Communication during the Siege of Mafikeng

As the saying goes if you want to do something you will do it. On the last day of April a patrol from Mafikeng came across a letter addressed to Baden-Powell, attached to the abandoned railway line.

To Colonel Baden Powell., I see in The Bulawayo Chronicle that your men in Mafeking play cricket on Sundays and give concerts and balls onSunday evenings. In case you would allow my men to join in the same it would be very agreeable to me as here outside Mafeking there are seldom any of the fair sex and there can be no merriment without their being present…

Wishing you a pleasant day,  I remain your obliging friend.             S. Eloff. Commandant of Johannesburg Commando

And the reply-sent under the white flag:

Sir, I beg to thank you for your letter of yesterday……I should like nothing better-after the match in which we are at present engaged is over. But just now we are having our innings and have so far scored 200 days, not out, against the bowling of Cronje, Snijman, Botha…and we are having a very enjoyable game.

 I remain yours truly  R.S.S. Baden Powell

Letters send to Baden-Powell by different Boer Generals.

Part of a letter from sister Stanislaus to her brother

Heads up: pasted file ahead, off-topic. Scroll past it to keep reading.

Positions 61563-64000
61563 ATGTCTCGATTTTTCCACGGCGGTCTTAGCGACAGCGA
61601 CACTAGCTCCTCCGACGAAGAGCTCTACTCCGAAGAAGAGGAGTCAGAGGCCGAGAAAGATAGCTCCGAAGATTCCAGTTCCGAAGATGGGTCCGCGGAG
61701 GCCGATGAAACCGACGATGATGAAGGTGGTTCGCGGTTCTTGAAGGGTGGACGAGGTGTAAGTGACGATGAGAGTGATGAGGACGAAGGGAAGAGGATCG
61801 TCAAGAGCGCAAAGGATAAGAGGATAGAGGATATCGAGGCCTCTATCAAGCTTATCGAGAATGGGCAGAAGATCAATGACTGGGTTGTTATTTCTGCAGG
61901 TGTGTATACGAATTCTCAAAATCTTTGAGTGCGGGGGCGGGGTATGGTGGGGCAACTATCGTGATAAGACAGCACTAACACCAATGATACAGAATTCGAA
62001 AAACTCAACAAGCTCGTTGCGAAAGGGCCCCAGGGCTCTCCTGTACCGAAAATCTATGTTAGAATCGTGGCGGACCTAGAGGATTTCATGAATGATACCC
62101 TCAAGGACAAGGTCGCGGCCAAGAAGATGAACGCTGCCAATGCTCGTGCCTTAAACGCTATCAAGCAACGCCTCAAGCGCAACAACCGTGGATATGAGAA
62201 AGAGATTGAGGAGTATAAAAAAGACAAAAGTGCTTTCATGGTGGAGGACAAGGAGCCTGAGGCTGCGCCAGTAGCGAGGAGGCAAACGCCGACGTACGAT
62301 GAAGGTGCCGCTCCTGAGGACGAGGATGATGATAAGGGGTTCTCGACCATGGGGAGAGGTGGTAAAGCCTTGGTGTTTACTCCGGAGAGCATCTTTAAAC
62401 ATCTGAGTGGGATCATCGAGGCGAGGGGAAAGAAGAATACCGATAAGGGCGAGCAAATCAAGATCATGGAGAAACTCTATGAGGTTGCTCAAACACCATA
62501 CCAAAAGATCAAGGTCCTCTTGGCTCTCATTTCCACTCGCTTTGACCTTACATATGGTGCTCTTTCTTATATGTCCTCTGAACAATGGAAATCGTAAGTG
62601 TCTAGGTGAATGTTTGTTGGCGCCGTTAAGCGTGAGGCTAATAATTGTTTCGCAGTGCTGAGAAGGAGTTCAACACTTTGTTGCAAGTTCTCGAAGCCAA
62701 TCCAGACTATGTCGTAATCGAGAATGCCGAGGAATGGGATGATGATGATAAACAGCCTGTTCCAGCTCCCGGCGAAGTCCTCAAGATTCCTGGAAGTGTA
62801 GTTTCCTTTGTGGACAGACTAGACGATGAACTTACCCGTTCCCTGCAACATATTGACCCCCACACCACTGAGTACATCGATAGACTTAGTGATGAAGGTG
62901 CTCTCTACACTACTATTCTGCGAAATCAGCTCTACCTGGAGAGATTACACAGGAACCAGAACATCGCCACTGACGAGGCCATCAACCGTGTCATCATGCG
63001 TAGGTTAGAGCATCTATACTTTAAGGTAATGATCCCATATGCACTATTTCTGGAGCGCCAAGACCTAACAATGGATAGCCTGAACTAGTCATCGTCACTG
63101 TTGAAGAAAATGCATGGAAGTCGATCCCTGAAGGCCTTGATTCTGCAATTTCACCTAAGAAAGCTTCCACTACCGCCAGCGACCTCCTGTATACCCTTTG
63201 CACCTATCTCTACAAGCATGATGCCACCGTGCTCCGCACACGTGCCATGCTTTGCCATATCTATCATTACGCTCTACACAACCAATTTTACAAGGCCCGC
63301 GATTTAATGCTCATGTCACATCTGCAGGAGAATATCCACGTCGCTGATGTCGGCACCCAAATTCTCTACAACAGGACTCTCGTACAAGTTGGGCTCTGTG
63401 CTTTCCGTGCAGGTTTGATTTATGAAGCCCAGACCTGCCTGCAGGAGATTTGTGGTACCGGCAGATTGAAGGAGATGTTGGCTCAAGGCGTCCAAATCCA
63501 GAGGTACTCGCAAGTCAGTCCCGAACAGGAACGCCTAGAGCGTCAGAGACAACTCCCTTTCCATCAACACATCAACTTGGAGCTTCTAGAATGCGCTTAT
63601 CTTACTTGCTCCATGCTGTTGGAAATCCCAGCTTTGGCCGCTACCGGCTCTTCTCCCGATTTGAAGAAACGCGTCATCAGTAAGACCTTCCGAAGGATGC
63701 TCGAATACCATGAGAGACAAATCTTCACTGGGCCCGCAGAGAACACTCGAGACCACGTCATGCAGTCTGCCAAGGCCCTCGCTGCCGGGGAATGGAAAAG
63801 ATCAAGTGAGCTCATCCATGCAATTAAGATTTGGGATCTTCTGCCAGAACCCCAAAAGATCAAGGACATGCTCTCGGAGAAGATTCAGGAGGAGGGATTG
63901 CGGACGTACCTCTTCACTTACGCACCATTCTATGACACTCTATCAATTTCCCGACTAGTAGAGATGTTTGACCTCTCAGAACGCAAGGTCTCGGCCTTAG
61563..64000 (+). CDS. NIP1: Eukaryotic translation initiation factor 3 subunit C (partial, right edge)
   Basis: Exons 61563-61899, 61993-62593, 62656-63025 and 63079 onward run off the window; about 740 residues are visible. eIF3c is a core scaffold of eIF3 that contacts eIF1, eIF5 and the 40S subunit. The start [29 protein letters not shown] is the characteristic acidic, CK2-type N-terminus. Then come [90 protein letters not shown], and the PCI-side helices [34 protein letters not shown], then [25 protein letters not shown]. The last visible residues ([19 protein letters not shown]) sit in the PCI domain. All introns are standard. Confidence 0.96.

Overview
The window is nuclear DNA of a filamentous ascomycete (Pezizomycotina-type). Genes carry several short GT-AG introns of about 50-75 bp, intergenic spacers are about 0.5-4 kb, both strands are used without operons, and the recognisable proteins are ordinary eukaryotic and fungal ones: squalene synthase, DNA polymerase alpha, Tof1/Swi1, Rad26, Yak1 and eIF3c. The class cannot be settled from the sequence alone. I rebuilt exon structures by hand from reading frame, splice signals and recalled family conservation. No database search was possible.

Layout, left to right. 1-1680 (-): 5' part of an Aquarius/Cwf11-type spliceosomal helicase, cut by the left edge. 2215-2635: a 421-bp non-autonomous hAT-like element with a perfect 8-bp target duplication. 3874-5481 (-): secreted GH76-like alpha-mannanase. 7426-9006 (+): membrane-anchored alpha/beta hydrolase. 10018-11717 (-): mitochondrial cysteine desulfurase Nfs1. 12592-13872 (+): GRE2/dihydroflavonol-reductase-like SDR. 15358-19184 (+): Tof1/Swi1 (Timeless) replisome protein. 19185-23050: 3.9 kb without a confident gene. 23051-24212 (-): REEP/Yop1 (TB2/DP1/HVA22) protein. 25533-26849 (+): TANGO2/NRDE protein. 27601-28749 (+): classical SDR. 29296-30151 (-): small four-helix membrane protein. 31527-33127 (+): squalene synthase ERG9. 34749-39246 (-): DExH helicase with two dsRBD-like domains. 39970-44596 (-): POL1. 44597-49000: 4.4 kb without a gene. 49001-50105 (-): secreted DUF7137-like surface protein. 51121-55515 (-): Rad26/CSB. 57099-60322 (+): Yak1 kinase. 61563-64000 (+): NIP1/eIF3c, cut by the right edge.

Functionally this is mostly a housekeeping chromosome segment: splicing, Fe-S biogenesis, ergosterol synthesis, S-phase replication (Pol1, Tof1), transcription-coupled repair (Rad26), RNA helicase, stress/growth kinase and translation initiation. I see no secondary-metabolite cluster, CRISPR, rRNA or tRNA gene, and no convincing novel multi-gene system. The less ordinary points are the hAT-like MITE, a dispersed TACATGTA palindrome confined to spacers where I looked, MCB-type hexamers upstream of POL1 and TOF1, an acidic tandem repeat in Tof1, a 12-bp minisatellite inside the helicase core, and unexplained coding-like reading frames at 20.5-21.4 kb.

Newspapers were widely read by all and even during the siege they continued printing newspaper. Journalists from all over the world were send to SA to cover the war and the Siege. 

Heliographs were the most commonly method used by both sides to communicate. It consisted of a small mirror that was turned towards the sun at intervals . The length and intervals between flashes was used as a type of Morse code.

Native Runners were used all over the country between regiments.

Telephones were in use and the enemy usually tried to cut the telephone-lines. Baden Powell had a good network going in Mafikeng which him served well.

A Very humorous incident that proved of great creativity when a person from the Boer-laager who was very thirsty for Whiskey filled a canon shell with sand and a letter requesting Baden Powell if he could not spare a bottle of whiskey. During a skirmish the letter was delivered by canon. The next day a bottle of whiskey was delivered.

Diaries were kept by different people and today we can read and learn from their experiences. Unfortunately many diaries were written afterwards and is not always very objective.

One wonders how all the letters and information reach the outside world and can only stand in astonishment realizing mans’ need for communication.


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